I don't use wall plates for HDMI connections mostly because they add another point of failure to the connection. If you have a failure in a wall plate behind a TV, then perhaps the TV needs to come off the wall to diagnose the issue. If the cable is running right from your source to the TV, then there are no added points of failure to the chain and you should expect far more predictable results. I have used wall plates in the past, and they look nice, but with scoops on the wall, you get excellent looking results by just coming straight from the wall to the devices and you can bundle all the cables together to make things look nicer if you want.

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post #8 of 12 Old 10-11-2013, 04:24 AM - Thread Starter
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Man,
I should of never opened up your thread.
Just when I thought I had my home figured out (OmniPro ii, Nuvo Grand, etc... ) I started reading your thread and that somehow got me reading about RTI until about 1:00am this morning.

Great job on the wiring. I am an IT and one of my biggest pet peeves is sloppy wiring.
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post #9 of 12 Old 10-11-2013, 04:26 AM - Thread Starter
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How much usable closet space is there now that the rack is in there?
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post #10 of 12 Old 10-11-2013, 06:33 AM - Thread Starter
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What are the dimensions of your rack.
I am going to have to ask the builder move the closet door but I am not sure how far.



AV Rack.jpg 227k .jpg file

Thanks,
Mike
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post #11 of 12 Old 10-11-2013, 05:57 PM
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Quote:
Originally Posted by abernut View Post

How much usable closet space is there now that the rack is in there?
My closet is a standard coat closet which is about 65" wide. We lost about 12". The nice thing is that because the equipment is flush with the wall, we pick up 4" of depth by using the depth of the wall itself. So, the equipment can be up to 16" deep (in my case) and we only lose 12". Also, since it is fixed location and I can walk into the closet to service the rack from behind, I don't need anything on wheels. Our house is a 3-story with an unfinished basement, so we don't really 'need' this space, but I wanted the equipment faced into the room so the kids had good access to the gaming systems and good storage space. I'm psyched on how it turned out.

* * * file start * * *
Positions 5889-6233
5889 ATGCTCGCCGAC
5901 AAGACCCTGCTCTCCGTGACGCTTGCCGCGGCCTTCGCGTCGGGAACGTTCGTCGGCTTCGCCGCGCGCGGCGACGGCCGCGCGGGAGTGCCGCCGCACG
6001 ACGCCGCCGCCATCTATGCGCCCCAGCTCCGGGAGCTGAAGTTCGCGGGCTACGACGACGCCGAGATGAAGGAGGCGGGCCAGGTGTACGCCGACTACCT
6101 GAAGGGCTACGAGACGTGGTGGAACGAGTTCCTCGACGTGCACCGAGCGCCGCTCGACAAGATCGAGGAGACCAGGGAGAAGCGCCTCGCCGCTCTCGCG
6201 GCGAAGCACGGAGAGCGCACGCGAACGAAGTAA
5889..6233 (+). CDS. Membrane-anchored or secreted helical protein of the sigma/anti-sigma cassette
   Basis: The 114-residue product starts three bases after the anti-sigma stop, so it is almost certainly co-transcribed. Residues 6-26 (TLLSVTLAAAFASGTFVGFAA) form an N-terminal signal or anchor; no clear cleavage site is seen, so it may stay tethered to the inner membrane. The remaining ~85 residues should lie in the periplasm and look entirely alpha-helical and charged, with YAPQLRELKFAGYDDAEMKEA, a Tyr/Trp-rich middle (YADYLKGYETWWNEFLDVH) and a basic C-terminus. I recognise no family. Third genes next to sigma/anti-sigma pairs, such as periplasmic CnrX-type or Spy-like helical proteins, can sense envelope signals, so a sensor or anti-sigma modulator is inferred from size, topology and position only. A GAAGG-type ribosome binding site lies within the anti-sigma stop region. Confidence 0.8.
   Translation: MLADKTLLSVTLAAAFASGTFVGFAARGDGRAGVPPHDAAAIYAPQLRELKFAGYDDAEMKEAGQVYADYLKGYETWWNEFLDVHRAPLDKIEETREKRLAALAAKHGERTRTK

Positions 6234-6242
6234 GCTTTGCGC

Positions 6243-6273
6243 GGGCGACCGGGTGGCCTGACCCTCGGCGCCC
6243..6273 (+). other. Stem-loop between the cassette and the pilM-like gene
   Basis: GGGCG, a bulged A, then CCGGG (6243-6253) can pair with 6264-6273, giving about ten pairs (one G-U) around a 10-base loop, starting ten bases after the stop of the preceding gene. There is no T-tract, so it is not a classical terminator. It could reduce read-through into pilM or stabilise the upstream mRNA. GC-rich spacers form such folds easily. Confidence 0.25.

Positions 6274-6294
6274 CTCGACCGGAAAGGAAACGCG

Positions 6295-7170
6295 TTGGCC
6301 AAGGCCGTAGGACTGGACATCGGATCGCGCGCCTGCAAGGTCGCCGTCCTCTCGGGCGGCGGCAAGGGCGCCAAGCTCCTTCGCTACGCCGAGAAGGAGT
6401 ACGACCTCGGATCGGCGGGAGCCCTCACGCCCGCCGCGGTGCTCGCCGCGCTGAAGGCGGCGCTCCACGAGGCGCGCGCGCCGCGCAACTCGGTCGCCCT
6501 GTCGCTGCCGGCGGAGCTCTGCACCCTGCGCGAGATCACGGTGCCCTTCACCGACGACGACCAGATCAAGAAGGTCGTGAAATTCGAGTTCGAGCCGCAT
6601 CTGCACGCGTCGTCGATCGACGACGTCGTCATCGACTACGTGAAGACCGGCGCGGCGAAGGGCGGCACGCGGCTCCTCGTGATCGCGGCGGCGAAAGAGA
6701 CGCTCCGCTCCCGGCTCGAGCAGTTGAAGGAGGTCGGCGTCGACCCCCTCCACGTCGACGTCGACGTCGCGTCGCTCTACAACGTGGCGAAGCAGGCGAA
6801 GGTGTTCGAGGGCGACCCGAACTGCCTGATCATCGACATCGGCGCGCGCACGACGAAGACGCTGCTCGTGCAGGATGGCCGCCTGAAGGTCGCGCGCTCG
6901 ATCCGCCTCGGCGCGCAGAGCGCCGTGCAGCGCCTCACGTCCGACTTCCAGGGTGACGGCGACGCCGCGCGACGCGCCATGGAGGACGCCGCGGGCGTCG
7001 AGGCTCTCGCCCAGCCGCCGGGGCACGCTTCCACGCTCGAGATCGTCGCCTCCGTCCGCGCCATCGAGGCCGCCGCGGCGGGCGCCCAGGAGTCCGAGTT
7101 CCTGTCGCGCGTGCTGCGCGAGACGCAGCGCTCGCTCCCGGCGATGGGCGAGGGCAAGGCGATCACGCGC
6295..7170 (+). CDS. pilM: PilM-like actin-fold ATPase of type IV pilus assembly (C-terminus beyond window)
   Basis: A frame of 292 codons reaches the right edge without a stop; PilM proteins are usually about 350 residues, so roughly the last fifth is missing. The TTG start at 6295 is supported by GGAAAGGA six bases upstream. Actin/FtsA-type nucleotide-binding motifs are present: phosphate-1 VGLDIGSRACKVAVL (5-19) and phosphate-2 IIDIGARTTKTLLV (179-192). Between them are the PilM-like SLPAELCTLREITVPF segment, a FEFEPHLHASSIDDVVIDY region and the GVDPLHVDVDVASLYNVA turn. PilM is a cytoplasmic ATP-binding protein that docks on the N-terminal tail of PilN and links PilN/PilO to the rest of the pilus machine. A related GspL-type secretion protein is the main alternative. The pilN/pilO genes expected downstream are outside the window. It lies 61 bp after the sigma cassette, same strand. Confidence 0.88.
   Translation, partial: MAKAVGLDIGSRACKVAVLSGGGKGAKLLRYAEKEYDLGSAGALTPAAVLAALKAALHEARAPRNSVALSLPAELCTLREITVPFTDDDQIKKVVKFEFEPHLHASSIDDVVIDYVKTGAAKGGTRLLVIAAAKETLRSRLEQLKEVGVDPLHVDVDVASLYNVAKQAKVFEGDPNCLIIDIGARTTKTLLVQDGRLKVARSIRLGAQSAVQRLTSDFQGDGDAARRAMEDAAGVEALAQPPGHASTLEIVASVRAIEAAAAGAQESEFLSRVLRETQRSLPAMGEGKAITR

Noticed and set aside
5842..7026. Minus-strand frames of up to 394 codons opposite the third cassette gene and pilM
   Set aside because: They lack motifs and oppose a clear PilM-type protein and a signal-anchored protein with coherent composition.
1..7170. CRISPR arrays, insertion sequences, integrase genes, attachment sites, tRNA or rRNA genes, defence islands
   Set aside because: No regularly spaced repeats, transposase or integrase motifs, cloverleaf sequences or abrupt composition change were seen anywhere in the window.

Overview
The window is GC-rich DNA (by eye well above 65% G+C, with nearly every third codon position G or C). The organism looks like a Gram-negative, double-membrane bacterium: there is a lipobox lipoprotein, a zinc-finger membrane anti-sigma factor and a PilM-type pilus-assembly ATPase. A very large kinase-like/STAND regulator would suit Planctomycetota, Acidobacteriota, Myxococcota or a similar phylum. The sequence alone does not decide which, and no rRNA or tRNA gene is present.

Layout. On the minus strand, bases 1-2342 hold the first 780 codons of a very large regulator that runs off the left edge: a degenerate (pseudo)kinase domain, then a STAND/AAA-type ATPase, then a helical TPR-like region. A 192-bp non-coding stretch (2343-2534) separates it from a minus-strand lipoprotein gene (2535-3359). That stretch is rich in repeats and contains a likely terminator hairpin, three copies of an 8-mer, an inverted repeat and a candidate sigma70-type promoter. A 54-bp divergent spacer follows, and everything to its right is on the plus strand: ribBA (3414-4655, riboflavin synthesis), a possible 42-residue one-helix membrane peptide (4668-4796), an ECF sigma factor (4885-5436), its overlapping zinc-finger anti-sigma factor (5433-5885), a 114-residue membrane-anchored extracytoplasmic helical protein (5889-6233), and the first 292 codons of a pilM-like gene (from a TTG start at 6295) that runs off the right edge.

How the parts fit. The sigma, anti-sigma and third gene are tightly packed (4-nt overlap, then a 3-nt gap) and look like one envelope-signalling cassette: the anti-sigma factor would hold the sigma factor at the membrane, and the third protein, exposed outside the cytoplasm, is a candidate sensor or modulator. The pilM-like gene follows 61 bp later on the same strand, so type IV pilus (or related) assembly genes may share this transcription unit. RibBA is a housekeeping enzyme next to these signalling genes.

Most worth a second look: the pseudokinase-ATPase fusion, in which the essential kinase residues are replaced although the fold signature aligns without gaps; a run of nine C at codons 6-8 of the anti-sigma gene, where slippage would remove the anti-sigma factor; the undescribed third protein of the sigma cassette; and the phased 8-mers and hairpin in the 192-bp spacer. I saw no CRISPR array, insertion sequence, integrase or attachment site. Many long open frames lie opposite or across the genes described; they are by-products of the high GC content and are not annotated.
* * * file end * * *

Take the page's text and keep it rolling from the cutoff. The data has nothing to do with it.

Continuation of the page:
Quote:
Originally Posted by abernut View Post

What are the dimensions of your rack.
I actually used Middle Atlantic rack rail. 27 rack spaces which must be mounted 19 1/8" apart from each other. The rails mount directly to the studs, so I modified the framing a bit (brought it in from 24" on center) so that it worked.

http://www.middleatlantic.com/rackac/rail/rail.htm

They have specifications for the rack rail there. I used RRF27, which is 47.25" tall. You can cut down rack rail if you want a specific height and just get their full length RRF45 which is 78.75" tall. Each rack space is 1.75" tall.

Since I already had all the rack plates, shelves, etc. the project I did was under a hundred bucks. Custom shelves are over 100 bucks each, while open shelves from Middle Atlantic are like 40 bucks each, and generic ones are about 20 bucks each. I like the finished look though, so I spent the money over time to get exactly what I wanted. It would take me a bit to give you a true 'MSRP' of the rack shelves, blanks, and rack rail, but I will put that together at some point for my records anyway.

Middle Atlantic has dozens of different types of racks though which are worth consideration. My basement racks are their Slim 5 series of racks. Not very pretty, but once I have my basement finished, they will be trimmed in similarly, and will look perfectly fine.

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post #12 of 12 Old 10-21-2013, 11:03 AM - Thread Starter
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What are your thoughts about installing my AV rack in the same wall as the fire place.
It would make running my cables extremely easy.

I called the manufacture of the chimney and they could not tell me how hot it gets behind the wall.
Could I just create an insulated AV Rack and insure it is properly vented.

Thanks,
Mike